Although UWS 17 was amended after the lawsuit, the UW Board of Regents to this day maintains nearly identical language in its Racist and Other Discriminatory Conduct Policy. It directs UW institutions to prohibit racist conduct and suggests that definitions “consistent with the following statement” would be appropriate:
“Racist and other discriminatory conduct” means intentional conduct, either verbal or physical, that explicitly demeans the race, sex, religion, color, creed, disability, sexual orientation, national origin, ancestry, or age of an individual or individuals, and (1) has the purpose or effect of interfering with the education, university-related work, or other university authorized activity of a university student, employee, official or guest; or (2) creates an intimidating, hostile or demeaning environment for education, university related work, or other university authorized activity.
The policy also encourages UW institutions “to provide specific examples of racist and other discriminatory conduct,” and suggests:
Such examples might include … verbal assaults based on ethnicity, such as name calling, racial slurs, or ‘jokes’ that demean a victim’s color, culture or history.
If there is any meaningful distinction between the unconstitutional policy and the policy still maintained today by the Board of Regents, it is not apparent to FIRE.
Not surprisingly, UW institutions have adopted definitions and examples of racist and other discriminatory conduct that are consistent with the Board of Regents policy. At UW-Oshkosh, for example, the institutional policy on racist and discriminatory conduct defines such conduct as the Regents do and provides that “In order to enhance understanding of the conduct prohibited under this policy, the following specific examples of racist and other discriminatory conduct are provided: … (c) Verbal assaults based on ethnicity, such as name calling, racial slurs, or ‘jokes’ that demean a victim’s color, culture or history.”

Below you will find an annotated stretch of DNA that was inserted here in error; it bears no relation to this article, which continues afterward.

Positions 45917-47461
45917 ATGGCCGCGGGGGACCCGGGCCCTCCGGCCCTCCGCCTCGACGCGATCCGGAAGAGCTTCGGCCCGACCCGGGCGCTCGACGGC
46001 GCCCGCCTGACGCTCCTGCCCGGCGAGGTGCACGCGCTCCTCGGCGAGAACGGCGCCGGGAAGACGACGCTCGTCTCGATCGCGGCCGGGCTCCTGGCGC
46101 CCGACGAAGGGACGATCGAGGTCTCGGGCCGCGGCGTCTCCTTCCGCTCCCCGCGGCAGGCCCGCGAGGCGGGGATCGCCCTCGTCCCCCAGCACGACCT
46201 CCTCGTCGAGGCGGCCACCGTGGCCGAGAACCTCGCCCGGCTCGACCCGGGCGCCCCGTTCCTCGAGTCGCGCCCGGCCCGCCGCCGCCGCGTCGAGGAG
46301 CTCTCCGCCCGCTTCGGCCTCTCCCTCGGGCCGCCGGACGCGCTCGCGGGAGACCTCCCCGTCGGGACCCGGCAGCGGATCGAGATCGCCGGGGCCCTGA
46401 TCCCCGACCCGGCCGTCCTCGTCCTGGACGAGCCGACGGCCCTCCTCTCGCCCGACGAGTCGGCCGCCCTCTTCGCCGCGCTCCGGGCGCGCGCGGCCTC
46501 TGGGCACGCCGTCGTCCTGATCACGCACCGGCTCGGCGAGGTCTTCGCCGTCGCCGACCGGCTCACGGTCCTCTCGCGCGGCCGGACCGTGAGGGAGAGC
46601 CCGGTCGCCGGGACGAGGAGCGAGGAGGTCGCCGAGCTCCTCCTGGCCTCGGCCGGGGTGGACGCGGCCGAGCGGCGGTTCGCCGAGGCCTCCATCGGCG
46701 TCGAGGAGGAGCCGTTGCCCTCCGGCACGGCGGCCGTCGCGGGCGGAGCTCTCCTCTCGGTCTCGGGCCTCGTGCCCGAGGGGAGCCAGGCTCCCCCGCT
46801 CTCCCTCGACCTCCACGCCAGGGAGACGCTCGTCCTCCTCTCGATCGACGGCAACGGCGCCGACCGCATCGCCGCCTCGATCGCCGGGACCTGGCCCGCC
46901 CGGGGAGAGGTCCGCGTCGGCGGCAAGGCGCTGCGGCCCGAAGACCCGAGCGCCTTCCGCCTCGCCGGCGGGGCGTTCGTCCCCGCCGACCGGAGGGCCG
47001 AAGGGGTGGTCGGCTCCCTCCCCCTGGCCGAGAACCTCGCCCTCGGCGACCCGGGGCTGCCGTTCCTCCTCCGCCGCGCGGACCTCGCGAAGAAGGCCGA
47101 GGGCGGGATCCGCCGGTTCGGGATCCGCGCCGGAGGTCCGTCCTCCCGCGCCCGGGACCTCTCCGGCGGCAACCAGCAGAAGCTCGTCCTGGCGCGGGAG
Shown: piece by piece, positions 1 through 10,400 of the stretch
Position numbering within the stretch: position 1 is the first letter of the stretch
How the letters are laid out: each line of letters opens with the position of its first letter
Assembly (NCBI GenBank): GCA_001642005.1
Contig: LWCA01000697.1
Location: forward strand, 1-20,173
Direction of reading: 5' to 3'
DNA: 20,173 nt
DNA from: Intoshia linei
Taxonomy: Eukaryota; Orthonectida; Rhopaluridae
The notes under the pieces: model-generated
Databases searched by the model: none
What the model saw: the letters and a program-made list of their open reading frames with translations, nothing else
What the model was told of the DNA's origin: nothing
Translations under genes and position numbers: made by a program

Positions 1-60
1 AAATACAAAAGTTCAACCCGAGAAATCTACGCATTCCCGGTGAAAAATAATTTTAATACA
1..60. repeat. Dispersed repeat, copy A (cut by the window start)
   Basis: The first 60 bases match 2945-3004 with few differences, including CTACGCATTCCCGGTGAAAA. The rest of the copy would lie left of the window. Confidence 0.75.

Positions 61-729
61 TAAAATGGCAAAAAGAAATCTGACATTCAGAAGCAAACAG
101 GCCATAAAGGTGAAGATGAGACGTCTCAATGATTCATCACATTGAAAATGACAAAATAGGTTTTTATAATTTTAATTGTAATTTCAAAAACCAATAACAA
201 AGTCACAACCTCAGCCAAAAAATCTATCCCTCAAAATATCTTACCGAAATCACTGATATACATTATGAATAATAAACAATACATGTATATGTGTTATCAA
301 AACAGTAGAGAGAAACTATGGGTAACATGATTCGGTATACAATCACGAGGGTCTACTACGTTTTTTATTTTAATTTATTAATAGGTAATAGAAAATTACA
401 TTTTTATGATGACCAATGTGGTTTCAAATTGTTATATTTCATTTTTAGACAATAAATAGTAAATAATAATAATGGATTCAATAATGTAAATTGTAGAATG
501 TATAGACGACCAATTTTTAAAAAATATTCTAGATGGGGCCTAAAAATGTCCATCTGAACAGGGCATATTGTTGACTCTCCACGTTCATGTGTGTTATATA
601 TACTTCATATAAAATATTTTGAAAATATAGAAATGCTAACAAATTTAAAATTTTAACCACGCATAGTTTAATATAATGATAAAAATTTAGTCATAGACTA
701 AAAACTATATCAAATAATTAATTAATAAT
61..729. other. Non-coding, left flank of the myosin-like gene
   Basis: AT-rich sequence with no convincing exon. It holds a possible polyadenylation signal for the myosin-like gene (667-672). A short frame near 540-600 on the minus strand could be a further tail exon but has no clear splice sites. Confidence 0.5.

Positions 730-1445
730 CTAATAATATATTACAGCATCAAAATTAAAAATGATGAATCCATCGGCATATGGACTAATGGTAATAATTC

Similarly, UW-Green Bay’s Policy and Procedures Prohibiting Harassment and Discrimination states that “Examples of such prohibited conduct when based upon a legally protected status include, but are not limited to: Verbal abuse or hostile behavior such as insulting, teasing, mocking, degrading, or ridiculing another person or group ….”
The Regents policy on Racist and Other Discriminatory Conduct, and the numerous institutional policies implementing it, display a shocking disregard for both the letter and spirit of the legally binding court decision in UWM Post. For this reason, it is our June 2010 Speech Code of the Month. If you believe that your college’s or university’s policy should be a Speech Code of the Month, please e-mail email@example.com with a link to the policy and a brief description of why you think attention should be drawn to this code. If you are a current college student or faculty member interested in these issues, consider joining FIRE’s Campus Freedom Network, a loose affiliation of college faculty members and students dedicated to advancing individual liberties on their campuses. And if you would like to help fight abuses at universities nationwide, add FIRE’s Speech Code of the Month Widget to your blog, website, or Facebook profile and help shed some much-needed sunlight on these repressive policies.